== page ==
Last night my flat mate returned from a first date noticeably annoyed the guy hadn’t attempted to kiss her. But much more noticeable was her obvious relief that said date hadn’t been horrendously dressed. Rather than tell me how the night had gone, I was given an entire run-down on his attire, his hairstyle, his shoes, his level of teeth-whiteness and his mass of facial hair (too much apparently). Turns out he was ‘just alright’ but had thankfully dressed himself adequately enough not to put her through hours of public humiliation. Curious I thought – since when did we start caring how good, or even bad our men’s style made us look? And when did the dates we pick switch from mere social encounters to 21st century fashion accessories? It seems men don’t just have to make themselves look good anymore – they have to make us look good too, and preferably in a ‘Mulberry handbag’ type way.
I have to admit, I go out with a man who cares as much about fashion as he does about quadratic maths equations. His fashion knowledge stretches as far as Gok Wan on a Saturday morning and only because he’d rather be watching Soccer AM. In fact, football is as close to fashion as my man gets – basically if it isn’t adorned with an Everton emblem, then it isn’t worth wearing. I’ve always considered this normal, he is a man after all. He doesn’t work in a stylish industry and he doesn’t hang around with trendsetting fashionistas so why should he be dressed from head to toe in haute couture? However, when we first went out I’d silently fume and sometimes blush when he turned up to take me out wearing a tracksuit. Yes, a tracksuit. It’s taken me two years to get him to stop matching his tracksuit bottoms with his tracksuit tops and prevent the inevitable ‘pyjama’ ensemble. To be fair it’s mildly endearing, similar to seeing anyone (usually toddlers and babies) dressed in bedtime attire but the attraction dwindles slightly when other people pass judgemental glances your way. Suddenly I’d become the girl holding hands with a tracksuit-wearing hoodlum! Awful. Thankfully, he took it upon himself to start wearing jeans and t-shirts and I was happy that I’d gained myself a better dressed boyfriend. It was like upgrading from a five-pack of value knickers to a matching La Senza bra and briefs – I haven’t quite made it to Elle Macpherson intimates yet, he still periodically dons the Everton pants.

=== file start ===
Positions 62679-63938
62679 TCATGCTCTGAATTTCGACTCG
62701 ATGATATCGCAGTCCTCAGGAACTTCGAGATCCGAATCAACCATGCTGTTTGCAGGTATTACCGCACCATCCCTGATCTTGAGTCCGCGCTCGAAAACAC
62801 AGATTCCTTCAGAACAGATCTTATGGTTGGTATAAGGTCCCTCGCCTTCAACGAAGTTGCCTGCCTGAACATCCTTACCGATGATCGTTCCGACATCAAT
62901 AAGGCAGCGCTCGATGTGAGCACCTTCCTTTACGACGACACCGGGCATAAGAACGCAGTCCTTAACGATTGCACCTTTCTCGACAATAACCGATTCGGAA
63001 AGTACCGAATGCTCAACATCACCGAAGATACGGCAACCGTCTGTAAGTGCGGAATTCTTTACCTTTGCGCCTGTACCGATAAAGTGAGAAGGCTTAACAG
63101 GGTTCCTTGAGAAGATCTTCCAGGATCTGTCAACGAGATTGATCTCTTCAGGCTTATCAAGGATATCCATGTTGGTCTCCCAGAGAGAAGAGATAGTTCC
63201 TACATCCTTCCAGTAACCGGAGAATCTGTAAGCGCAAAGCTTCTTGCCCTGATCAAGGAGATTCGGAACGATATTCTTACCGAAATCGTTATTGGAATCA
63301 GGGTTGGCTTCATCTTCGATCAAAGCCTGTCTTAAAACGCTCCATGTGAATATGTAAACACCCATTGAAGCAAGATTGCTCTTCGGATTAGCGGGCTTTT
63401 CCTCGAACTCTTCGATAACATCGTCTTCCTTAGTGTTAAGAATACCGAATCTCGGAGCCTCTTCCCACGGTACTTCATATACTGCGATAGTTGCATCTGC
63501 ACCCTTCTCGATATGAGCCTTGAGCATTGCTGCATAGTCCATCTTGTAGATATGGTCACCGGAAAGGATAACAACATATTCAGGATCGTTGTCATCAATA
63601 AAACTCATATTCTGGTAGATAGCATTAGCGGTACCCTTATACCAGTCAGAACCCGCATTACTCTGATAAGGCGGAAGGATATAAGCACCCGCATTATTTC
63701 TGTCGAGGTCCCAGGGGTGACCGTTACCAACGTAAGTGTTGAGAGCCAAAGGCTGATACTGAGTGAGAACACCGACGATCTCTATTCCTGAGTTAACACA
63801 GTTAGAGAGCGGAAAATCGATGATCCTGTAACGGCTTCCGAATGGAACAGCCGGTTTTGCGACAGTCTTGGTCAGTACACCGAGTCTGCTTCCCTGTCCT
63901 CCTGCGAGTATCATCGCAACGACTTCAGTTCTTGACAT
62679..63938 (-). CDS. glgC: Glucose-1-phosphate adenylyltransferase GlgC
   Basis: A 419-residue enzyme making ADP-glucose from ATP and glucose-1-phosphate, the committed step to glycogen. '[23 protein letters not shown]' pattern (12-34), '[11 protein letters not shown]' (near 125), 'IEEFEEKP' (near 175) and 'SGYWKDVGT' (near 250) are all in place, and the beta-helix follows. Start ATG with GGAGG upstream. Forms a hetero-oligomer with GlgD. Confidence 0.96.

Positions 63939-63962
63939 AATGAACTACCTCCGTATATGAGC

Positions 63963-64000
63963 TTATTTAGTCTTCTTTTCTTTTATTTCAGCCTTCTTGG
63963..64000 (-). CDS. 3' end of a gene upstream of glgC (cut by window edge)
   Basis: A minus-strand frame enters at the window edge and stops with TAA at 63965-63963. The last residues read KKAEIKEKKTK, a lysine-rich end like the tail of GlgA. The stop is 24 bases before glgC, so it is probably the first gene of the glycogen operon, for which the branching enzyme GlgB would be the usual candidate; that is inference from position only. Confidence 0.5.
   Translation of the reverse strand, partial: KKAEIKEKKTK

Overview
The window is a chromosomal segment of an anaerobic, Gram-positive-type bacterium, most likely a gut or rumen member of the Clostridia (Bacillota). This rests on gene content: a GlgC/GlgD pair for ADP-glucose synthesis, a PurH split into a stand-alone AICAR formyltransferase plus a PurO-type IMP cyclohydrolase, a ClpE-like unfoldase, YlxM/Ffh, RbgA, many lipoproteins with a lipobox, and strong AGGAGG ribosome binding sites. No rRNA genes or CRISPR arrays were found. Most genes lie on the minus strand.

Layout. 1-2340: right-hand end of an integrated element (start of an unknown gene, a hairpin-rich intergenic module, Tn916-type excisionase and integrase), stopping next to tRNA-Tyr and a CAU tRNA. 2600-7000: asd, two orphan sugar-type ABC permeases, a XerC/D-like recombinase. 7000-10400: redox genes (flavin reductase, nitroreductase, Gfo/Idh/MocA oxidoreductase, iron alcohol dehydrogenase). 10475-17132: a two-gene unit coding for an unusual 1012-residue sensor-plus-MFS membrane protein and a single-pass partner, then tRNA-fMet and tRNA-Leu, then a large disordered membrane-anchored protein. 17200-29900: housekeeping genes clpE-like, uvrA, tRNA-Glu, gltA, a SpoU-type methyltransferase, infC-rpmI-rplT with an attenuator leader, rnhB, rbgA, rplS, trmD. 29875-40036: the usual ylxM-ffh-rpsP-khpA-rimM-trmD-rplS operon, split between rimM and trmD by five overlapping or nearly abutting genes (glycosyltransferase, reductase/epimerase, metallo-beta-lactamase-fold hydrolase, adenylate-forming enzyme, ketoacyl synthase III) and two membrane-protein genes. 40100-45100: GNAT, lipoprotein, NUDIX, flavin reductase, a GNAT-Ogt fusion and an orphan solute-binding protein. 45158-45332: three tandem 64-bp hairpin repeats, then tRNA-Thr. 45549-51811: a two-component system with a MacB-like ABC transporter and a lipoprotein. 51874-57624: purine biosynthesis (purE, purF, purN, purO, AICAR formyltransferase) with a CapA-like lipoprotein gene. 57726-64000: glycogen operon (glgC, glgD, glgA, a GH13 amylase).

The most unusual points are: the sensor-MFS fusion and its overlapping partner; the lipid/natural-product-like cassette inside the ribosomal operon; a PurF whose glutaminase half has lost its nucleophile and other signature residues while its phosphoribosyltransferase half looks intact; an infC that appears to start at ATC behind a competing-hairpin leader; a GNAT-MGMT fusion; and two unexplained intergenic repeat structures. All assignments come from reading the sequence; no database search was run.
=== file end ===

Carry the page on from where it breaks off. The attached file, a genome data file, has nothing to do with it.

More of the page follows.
My initial reaction to my flat mate’s ‘man-analysis’ was that it all sounded a bit ridiculous but it does highlight big changes in how we represent male style. Just as I’ve been sitting in the hairdressers flicking through glossy magazines, I notice the pages are full of fashionable men. TV shows such as The Only Way is Essex and Made in Chelsea are becoming increasingly popular; shows which portray exceedingly image-driven men, so it’s no wonder they’re having an impact. Gone are the days when only David Beckham was hitting the headlines with his sarongs and nail varnish, in its place is a new wave of metro-sexuality and big changes are upon us. So much so, it’s changing the way we date. It seems a charming personality and perfect chivalry don’t quite cut it anymore – but a Joey-Essex quiff just might.